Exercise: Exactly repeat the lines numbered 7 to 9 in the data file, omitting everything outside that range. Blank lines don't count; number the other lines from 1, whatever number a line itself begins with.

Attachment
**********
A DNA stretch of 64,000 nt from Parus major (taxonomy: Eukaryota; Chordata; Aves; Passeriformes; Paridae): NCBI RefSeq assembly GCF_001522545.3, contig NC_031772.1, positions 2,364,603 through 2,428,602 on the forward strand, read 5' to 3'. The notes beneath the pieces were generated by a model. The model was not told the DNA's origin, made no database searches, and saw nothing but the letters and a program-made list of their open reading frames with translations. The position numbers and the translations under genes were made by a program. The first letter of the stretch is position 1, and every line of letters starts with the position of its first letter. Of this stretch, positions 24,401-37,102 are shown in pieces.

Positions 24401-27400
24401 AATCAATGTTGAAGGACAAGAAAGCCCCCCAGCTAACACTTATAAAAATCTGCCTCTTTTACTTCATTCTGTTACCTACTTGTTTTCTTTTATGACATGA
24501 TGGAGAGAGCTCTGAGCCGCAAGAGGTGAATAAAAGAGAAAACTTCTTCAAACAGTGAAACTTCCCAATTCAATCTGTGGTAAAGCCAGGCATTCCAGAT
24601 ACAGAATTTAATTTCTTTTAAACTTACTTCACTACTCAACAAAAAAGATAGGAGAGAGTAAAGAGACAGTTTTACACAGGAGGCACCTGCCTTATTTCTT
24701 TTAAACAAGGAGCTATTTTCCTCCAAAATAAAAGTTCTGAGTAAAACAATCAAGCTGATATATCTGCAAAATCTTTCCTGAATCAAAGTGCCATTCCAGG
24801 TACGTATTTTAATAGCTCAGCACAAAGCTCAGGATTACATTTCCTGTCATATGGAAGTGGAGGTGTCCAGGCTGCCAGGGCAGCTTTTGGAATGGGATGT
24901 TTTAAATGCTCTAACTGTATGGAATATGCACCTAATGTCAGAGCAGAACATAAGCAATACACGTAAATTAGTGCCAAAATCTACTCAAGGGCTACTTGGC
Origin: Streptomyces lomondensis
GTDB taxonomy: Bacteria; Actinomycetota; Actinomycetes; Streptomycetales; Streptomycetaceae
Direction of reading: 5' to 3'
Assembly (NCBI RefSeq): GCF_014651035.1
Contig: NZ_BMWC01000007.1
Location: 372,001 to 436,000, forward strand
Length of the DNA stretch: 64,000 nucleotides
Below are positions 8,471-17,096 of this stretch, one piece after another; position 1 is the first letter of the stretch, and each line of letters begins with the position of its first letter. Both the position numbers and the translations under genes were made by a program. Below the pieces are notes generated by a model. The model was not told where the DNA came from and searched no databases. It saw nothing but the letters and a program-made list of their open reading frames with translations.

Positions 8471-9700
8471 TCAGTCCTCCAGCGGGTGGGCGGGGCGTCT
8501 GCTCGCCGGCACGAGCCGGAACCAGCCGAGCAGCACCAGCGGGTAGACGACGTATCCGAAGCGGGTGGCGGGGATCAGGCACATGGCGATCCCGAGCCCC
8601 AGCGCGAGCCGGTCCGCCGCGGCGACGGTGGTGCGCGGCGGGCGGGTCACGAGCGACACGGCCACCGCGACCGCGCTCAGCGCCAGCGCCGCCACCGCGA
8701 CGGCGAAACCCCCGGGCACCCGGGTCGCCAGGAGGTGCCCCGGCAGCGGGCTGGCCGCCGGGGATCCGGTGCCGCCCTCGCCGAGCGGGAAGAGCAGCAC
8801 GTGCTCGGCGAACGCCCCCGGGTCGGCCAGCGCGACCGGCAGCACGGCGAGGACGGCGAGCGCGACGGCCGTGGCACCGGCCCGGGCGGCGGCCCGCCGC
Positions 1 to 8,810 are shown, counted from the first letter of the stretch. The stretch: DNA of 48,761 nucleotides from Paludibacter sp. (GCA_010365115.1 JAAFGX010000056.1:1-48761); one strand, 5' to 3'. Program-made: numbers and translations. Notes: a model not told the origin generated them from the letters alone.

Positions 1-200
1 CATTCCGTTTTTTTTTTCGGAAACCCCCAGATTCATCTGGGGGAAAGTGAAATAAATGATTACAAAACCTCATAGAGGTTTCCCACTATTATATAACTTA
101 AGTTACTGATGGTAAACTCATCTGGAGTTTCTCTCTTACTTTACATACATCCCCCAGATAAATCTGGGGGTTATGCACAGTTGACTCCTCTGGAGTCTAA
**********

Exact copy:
24801 TACGTATTTTAATAGCTCAGCACAAAGCTCAGGATTACATTTCCTGTCATATGGAAGTGGAGGTGTCCAGGCTGCCAGGGCAGCTTTTGGAATGGGATGT
24901 TTTAAATGCTCTAACTGTATGGAATATGCACCTAATGTCAGAGCAGAACATAAGCAATACACGTAAATTAGTGCCAAAATCTACTCAAGGGCTACTTGGC
Origin: Streptomyces lomondensis